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 Post subject: Eletrical safety for non-electricians
PostPosted: Mon Jun 21, 2010 12:47 pm 
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Joined: Mon Jun 21, 2010 9:54 am
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Location: Plano,Texas
The NFPA 70E seems to be written to cover electricians and facilities technicians in their jobs. I had an Arc Flash Study done and with respect to 130.3 exception 1 the incident energy calculations stop at the 208Y120 panels. In our fab there are other people that work with live circuits. For the most part these people work on equipment rated at 208 or 120 volts fed from circuit breaker panels and usually with fused disconnects. Others work with electronics cord & plug connected to the wall but with step up power supplies that may produce 2000V but limited to a few milliwatts. The arc potential here is low and the proper PPE should be gloves, safety glasses, and for those working in the machines maybe long sleeves. For those working electonics I can't see the need for the long sleeves. Is there evidence the states otherwise? Is there any thought to 70E applications in CAT I and CAT II areas?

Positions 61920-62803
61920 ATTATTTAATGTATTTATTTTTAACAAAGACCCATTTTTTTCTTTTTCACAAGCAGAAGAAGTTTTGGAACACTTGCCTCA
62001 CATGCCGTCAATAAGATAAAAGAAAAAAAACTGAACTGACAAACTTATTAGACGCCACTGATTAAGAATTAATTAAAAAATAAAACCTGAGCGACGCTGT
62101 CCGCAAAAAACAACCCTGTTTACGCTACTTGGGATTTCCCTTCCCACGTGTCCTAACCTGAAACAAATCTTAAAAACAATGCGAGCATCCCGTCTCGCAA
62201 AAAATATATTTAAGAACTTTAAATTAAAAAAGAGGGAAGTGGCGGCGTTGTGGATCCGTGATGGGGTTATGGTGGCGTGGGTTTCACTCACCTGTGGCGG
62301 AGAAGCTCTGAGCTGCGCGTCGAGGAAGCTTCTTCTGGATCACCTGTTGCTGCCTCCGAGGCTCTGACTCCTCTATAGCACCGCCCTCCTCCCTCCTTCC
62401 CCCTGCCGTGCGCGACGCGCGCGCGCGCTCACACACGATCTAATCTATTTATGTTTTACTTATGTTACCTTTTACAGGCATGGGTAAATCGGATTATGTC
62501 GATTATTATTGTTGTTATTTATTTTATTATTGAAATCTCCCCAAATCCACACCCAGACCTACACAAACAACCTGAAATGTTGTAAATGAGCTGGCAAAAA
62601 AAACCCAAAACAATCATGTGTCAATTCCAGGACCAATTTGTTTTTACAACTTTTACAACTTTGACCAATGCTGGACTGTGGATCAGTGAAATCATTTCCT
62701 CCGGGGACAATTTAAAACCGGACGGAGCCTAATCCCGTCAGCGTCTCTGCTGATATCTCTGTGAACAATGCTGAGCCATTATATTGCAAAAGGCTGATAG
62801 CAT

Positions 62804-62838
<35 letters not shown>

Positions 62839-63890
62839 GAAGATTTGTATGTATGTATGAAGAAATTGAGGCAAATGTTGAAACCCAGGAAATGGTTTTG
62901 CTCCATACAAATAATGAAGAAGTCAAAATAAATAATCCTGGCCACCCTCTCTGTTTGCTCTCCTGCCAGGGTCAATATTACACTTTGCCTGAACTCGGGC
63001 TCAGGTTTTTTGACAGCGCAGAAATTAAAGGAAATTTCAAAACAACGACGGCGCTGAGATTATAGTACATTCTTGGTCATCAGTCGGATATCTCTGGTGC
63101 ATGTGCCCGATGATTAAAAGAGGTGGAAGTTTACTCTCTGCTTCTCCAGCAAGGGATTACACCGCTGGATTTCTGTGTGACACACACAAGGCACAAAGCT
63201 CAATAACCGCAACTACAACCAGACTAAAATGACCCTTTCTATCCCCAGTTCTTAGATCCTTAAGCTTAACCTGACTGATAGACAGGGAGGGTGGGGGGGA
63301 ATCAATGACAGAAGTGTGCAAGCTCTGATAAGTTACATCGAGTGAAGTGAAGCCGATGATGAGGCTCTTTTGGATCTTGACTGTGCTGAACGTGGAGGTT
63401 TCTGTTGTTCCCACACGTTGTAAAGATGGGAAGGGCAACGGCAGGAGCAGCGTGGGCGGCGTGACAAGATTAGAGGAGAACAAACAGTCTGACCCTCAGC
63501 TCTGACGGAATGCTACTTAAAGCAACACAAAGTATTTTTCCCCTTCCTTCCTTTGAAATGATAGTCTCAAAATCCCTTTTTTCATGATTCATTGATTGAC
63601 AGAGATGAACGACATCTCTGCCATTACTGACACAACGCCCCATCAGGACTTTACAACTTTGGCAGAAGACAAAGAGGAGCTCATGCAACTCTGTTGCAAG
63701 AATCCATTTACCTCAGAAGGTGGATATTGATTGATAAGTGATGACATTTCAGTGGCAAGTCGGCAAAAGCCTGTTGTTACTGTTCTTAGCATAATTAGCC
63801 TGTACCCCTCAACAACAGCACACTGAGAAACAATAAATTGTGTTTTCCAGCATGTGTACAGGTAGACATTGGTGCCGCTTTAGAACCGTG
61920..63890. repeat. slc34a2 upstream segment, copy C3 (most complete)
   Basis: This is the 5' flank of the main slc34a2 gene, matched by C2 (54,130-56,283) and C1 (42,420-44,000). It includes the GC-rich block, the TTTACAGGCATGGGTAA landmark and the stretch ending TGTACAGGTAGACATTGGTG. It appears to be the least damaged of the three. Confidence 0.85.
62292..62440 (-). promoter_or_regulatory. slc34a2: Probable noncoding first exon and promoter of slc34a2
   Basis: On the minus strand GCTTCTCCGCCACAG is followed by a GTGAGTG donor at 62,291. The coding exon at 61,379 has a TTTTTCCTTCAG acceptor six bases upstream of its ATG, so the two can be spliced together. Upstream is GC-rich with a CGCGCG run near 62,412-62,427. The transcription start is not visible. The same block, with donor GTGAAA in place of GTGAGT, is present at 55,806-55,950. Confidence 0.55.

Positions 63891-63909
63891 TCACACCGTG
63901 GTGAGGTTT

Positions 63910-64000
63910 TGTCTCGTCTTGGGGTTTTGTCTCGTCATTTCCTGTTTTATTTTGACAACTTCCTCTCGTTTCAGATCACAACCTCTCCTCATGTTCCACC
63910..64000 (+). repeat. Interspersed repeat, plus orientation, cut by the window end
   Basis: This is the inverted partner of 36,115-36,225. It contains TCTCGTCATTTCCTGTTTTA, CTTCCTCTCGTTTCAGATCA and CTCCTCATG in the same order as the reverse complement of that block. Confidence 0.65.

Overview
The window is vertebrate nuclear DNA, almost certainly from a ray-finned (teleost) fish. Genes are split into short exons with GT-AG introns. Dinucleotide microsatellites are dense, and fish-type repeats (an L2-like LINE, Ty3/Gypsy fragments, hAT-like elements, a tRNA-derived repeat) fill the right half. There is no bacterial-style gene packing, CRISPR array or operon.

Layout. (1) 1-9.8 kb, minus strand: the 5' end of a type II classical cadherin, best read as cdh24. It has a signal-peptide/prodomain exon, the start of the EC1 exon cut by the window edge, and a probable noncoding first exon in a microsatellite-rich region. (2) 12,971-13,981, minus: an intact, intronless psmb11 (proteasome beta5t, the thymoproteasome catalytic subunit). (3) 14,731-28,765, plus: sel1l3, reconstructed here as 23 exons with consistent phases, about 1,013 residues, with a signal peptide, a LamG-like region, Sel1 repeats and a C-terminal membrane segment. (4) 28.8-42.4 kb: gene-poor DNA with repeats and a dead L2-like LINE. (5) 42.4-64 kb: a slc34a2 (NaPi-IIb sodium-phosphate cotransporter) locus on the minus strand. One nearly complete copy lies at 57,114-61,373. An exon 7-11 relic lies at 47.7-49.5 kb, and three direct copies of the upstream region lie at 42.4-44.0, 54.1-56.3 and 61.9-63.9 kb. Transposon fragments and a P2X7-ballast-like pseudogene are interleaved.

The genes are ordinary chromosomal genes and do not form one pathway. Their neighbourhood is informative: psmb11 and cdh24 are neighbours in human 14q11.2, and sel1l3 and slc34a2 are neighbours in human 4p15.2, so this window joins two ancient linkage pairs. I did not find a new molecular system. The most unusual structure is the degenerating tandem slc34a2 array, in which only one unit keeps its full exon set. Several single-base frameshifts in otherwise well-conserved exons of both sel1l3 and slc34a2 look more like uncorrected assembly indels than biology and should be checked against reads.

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PostPosted: Mon Jun 21, 2010 1:28 pm 
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Location: Charlotte, NC
The 70E never uses the word electrician, it has ntohing to do with the standard. It is for employee safety and applies to everyone.

You seem to have some major misconceptions, lets start with the energized work. What justifies all this energized work at your facility?


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PostPosted: Mon Jun 21, 2010 3:25 pm 
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Location: Plano,Texas
The 70E never used the word electrician but when you look at the equipment discussed in the charts and text it is mainly electricians & maintenance electricians (by license & job description) that, in my experience, does the work.